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A person walks past a TD Bank sign in the financial district in Toronto on Sept. 20, 2022.Alex Lupul/The Canadian Press

Toronto-Dominion Bank TD-T expects to face fines or other penalties stemming from probes by regulators and law enforcement agencies, including a U.S. federal department, related to its anti-money laundering practices, the financial institution has disclosed.

In its fiscal third-quarter earnings report released Thursday, TD said that the inquiries were “both generally and in connection with specific clients, counterparties or incidents in the U.S.” It also said that some of the concerns are related to an investigation by the United States Department of Justice – a rare occurrence for a Canadian bank.

In May, TD abandoned its US$13.4-billion takeover of Tennessee-based First Horizon Corp. after challenges securing regulatory approvals delayed the deal’s closing timeline indefinitely. Media reports citing unnamed sources said the regulators’ concerns stemmed from issues with TD’s anti-money laundering processes.

In its earnings filing, TD said that it is working with authorities and enhancing its anti-money laundering compliance program.

“While the ultimate outcomes of these inquiries and investigations are unknown at this time, the Bank anticipates monetary and/or non-monetary penalties to be imposed,” the bank said in the report.

TD declined a request for comment.

Analysts pressed TD’s senior executives for details on its quarterly conference call Thursday, seeking more information on the range of the expected cost of the penalties, the timeframe in which the bank expects to resolve the issues and whether the inquiries prevent TD from being able acquire companies in the U.S.

TD chief executive officer Bharat Masrani said that he could not comment on regulatory matters, but that the bank will update shareholders once it knows how much the penalties will cost.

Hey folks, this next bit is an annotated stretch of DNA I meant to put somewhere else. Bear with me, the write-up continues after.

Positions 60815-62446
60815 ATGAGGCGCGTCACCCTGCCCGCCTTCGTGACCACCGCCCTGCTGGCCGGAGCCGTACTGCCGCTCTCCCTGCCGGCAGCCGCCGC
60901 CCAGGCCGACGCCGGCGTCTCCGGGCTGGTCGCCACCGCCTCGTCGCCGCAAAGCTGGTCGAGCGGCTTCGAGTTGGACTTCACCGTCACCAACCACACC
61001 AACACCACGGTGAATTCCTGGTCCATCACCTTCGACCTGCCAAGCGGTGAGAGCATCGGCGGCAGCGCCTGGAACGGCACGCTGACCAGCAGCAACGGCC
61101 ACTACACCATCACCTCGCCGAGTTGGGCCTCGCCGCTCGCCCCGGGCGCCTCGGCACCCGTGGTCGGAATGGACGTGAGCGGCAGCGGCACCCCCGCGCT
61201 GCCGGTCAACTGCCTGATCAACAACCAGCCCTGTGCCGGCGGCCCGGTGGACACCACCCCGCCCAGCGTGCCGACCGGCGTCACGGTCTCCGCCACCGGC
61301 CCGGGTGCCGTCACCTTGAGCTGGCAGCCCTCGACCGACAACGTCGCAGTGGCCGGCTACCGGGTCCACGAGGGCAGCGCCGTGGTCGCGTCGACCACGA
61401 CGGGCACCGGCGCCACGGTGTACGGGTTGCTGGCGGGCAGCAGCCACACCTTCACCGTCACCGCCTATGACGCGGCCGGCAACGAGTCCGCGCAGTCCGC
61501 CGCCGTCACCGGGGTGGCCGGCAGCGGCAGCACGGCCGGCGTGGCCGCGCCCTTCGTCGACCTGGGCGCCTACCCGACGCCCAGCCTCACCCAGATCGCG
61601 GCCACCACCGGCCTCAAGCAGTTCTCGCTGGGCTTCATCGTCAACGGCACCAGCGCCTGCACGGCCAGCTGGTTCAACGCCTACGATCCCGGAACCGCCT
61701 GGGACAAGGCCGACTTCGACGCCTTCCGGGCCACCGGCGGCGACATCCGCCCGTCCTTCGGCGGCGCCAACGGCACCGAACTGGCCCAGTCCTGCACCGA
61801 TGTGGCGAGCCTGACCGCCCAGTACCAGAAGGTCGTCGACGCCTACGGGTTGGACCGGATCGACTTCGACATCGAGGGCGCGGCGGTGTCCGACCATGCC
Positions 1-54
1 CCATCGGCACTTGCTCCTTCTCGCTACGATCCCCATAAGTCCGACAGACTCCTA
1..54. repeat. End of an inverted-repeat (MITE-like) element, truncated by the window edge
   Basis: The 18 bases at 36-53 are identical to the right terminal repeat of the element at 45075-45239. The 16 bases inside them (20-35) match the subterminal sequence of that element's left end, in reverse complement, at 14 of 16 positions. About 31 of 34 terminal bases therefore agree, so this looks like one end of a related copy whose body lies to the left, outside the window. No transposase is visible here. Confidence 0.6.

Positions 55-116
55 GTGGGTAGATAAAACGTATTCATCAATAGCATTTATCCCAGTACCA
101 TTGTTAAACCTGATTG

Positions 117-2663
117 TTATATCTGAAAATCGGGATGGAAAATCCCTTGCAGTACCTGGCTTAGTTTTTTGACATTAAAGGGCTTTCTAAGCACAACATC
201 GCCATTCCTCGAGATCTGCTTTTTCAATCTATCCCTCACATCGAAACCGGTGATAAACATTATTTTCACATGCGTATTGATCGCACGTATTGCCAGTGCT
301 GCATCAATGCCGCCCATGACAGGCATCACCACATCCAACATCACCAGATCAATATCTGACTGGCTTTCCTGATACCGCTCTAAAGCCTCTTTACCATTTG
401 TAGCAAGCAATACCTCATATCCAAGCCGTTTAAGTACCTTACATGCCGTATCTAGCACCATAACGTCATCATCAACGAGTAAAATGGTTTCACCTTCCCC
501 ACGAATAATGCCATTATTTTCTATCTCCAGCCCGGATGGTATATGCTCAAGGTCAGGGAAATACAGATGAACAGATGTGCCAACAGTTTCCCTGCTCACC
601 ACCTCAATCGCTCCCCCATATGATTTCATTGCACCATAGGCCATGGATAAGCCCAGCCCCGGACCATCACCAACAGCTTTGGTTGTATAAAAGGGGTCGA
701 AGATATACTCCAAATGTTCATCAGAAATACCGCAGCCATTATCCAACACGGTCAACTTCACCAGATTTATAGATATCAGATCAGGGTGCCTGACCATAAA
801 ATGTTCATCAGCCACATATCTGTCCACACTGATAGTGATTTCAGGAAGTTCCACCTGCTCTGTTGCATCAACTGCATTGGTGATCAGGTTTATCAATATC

“We are working hard to enhance our programs,” Mr. Masrani said on the call.

During TD’s investor day in June, the CEO said there are rules that prevent the lender from answering questions about the issues that derailed the deal.

“The issue we are dealing with has nothing to do with our good-faith dealings with customers,” Mr. Masrani said at the time. “We are working with our regulators to put this matter behind us and I’m confident that in time, we will.”

The issues were not disclosed in its results for the second quarter, which ended Apr. 30 – before the deal was terminated. At the time, TD said that the loss of the First Horizon takeover would cause the lender to miss its target range for growth in earnings per share over the medium term of 7 per cent to 10 per cent.

Walking away from the deal left TD with a bevy of excess capital, as Canada’s banking regulator has been hiking minimum capital levels higher. But the issues raised questions about TD’s ability to continue its U.S. growth strategy as its rivals are expanding their operations.

Bank of Montreal completed its $17.1-billion acquisition of California-based Bank of the West earlier this year after regulatory approvals delayed the deal. Royal Bank of Canada is scooping up HSBC Bank Canada for $13.5-billion, pending regulatory approvals.

TD reported reported lower third-quarter profit Thursday that missed analysts’ expectations, as higher costs and provisions for potentially bad loans dragged on earnings.

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